AER is a third person adventure and light puzzle game developed by Swedish studio Forgotten Key and published by Daedalic Entertainment. The player character, Auk, can transform into a bird, allowing you to fly around the broken world you find yourself in called the Land of Gods.
Exploring the world is a big part of the game, with numerous secrets and points of interest to find amidst the floating islands which make up the main open world. Many of the most interesting things to find are snapshot memories of former inhabitants, mostly from before the land was broken. These memories are indicated by small floating symbols, showing the positions of the people involved and in some cases speech when you illuminate the area with a magical lamp you acquire at the start of the game.
Breaking up the exploration are temples, which are fairly large indoor areas containing some simple puzzles to figure out before you can progress. Each temple has a different theme and feel, with more details and memories to find if you’re thorough. One slightly jarring change which happens when you enter a temple is that you lose the ability to turn into a bird and so fly. Removing this ability slows your progress within the temples which is important for building atmosphere, as well as allowing for a few light platforming sections which would be irrelevant if you could simply fly past them. None of the puzzles in the game are particularly challenging, but they do provide a beneficial bit of variety.
While it is necessary for the flight to be removed in the temples I still missed it because it is one of the biggest strengths of the game; I spent a lot of extra time just swooping around trees and cloud tops at high speed simply for the joy of it. Use of a controller is generally something I would recommend for the whole game, but it particularly helps with making flight feel natural and smooth. That said, the keyboard controls are entirely serviceable so if that’s your preferred control method it’s certainly worth trying.
There is no set path for you to take, leaving you free to explore as you please while you find and explore the temples which are the progression route for the main storyline. The only element of a heads-up display which is included is a simple compass which appears at the top of the screen in the open world, which allows you to navigate through the clouds between the floating islands.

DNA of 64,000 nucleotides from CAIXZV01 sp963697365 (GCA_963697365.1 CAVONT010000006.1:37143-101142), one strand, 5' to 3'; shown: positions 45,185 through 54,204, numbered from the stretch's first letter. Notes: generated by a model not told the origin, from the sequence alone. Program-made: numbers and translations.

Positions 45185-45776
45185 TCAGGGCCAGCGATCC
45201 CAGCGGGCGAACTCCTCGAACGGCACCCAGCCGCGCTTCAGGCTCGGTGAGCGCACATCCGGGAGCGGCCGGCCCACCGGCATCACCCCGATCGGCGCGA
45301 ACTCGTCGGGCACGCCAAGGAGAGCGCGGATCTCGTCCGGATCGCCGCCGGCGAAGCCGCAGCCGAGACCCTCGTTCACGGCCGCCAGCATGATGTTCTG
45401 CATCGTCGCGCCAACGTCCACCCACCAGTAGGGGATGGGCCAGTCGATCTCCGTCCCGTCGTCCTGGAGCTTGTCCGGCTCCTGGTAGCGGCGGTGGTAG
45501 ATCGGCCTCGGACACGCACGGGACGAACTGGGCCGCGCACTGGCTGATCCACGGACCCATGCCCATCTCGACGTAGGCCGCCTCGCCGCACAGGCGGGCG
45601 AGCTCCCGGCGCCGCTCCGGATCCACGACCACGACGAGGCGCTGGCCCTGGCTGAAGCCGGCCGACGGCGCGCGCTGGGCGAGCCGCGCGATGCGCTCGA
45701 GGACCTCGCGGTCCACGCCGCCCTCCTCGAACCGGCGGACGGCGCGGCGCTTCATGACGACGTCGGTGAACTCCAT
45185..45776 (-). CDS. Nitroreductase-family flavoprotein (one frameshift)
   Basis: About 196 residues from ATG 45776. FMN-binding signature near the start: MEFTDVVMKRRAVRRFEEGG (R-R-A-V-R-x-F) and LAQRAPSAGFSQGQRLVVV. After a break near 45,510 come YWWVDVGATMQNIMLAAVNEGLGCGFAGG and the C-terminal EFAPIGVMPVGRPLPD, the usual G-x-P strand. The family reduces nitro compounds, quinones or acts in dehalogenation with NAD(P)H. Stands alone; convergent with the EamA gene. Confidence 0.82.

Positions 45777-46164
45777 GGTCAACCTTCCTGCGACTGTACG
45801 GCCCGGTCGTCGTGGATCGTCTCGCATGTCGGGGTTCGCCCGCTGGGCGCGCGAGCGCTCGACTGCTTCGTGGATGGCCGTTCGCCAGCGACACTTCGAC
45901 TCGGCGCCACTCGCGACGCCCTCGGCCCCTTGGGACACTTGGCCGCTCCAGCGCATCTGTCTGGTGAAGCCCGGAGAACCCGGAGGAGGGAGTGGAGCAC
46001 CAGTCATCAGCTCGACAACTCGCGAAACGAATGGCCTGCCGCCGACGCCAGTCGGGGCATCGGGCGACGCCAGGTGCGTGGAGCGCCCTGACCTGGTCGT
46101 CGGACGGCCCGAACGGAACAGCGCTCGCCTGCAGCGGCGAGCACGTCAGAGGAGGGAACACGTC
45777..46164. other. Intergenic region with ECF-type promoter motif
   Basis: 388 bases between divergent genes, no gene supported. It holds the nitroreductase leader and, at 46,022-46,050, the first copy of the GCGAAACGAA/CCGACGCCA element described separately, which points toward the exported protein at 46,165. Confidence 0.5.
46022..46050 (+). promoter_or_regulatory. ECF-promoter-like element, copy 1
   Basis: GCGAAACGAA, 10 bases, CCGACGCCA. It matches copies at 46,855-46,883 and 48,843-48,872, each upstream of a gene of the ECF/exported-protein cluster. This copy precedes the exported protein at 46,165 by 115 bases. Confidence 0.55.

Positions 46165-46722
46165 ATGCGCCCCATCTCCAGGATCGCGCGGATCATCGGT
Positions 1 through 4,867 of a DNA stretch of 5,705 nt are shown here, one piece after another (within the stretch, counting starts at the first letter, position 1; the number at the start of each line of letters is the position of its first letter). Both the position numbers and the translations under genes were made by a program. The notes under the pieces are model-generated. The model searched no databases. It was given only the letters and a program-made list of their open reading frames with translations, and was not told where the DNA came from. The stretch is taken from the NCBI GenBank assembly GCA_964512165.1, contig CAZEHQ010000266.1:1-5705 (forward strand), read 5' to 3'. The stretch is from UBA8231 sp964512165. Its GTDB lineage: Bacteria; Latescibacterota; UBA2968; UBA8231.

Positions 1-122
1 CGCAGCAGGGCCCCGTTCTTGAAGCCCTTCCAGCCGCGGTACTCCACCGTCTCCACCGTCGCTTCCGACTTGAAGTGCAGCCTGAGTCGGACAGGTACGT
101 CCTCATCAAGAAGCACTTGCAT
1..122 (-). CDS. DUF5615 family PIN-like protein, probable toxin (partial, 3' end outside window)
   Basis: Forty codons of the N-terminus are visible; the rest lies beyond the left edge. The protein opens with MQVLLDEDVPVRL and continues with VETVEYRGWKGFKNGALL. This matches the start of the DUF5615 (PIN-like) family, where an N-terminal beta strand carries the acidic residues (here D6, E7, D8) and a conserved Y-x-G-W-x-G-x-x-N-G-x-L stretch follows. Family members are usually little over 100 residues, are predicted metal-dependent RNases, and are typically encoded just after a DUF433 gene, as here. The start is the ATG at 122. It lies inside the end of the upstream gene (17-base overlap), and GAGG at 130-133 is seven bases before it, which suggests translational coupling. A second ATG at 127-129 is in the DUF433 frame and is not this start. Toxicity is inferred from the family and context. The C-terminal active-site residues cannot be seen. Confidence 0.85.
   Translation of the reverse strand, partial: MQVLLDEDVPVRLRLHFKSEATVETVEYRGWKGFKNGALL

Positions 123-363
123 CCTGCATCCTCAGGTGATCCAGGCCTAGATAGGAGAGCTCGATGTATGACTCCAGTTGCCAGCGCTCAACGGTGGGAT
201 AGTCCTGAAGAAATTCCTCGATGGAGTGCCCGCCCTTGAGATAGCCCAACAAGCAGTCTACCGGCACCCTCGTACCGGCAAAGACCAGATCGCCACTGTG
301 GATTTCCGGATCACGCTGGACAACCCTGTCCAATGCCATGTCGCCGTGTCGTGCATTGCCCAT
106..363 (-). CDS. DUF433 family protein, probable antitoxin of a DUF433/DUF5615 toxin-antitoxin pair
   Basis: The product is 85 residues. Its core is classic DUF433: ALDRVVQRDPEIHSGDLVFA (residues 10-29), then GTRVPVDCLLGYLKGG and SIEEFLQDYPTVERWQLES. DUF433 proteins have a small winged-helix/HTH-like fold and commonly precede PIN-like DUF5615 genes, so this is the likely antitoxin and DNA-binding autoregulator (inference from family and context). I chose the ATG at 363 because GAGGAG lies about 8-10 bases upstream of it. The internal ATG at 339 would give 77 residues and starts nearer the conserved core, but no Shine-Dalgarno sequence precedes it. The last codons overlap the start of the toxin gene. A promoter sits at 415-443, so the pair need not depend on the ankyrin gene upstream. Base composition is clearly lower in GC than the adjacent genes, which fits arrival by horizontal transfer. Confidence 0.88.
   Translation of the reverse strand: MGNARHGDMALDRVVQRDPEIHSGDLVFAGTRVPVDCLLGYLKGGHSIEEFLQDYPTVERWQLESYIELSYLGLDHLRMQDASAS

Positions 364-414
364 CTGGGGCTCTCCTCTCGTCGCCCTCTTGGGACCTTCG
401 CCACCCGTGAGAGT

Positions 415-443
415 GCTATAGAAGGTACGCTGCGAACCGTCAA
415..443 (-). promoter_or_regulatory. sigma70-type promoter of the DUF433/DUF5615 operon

You also have access to a map to use as a reference and to keep track of the locations you have visited, though this does only track the general areas you have visited so it is still possible to miss details if you aren’t careful. If you’re sure of your navigational skills though you can disable the compass in the options, an option I found to only help the game, though I have a good sense of direction so your mileage may vary on that front.
The game features a striking minimalist art style with simple polygonal objects and few textures, with a mostly bright colour palette which ensures the darker areas are all the more impactful. The visuals make the world a joy to explore and are a refreshing change of place from the more realistic, busier styles used by many games. The music and other sounds complement the aesthetics extremely well, with different regions of the map having distinct audio-visual themes. Atmosphere and tension is also periodically built with sound, particularly in the temples, resulting in a really different feel to those areas compared to the freedom of the open world.
Game performance was excellent throughout my play time, with no framerate issues or stutter on region transitions, though the loading times on entering indoor areas were perhaps a little long but not to an obnoxious degree. The video options are relatively few, but allow you to remove expensive effects like SSAO and antialiasing, as well as adjust shadow distances if you are having trouble running the game. The minimal user interface for the game automatically scales so high resolution (1440p and 4k) users need have no worries in that regard.
AER is not a long game, with the total running time for me coming in just north of three hours even taking the time to thoroughly explore the map and every indoor area. Despite this I feel the story and world were developed well while still leaving enough ambiguity for speculation, and if the game were to run much longer the light platforming and puzzle gameplay may have started to drag. With most of the interest coming from exploring and finding out about the world there is also very little replay value, though I do expect to periodically fire up the game again just to fly around in bird form.
If you like the theme and don’t mind the focus on atmospherics over mechanics then you are likely to enjoy your time with the game, as I did. AER Memories of Old releases on October 25th for Windows, Mac, Linux, PlayStation 4 and Xbox One.
[Editor’s Note: Aporia: Beyond the Valley was reviewed on a Windows PC, and was provided to us by the developer for review purposes]AER Memories of Old Review,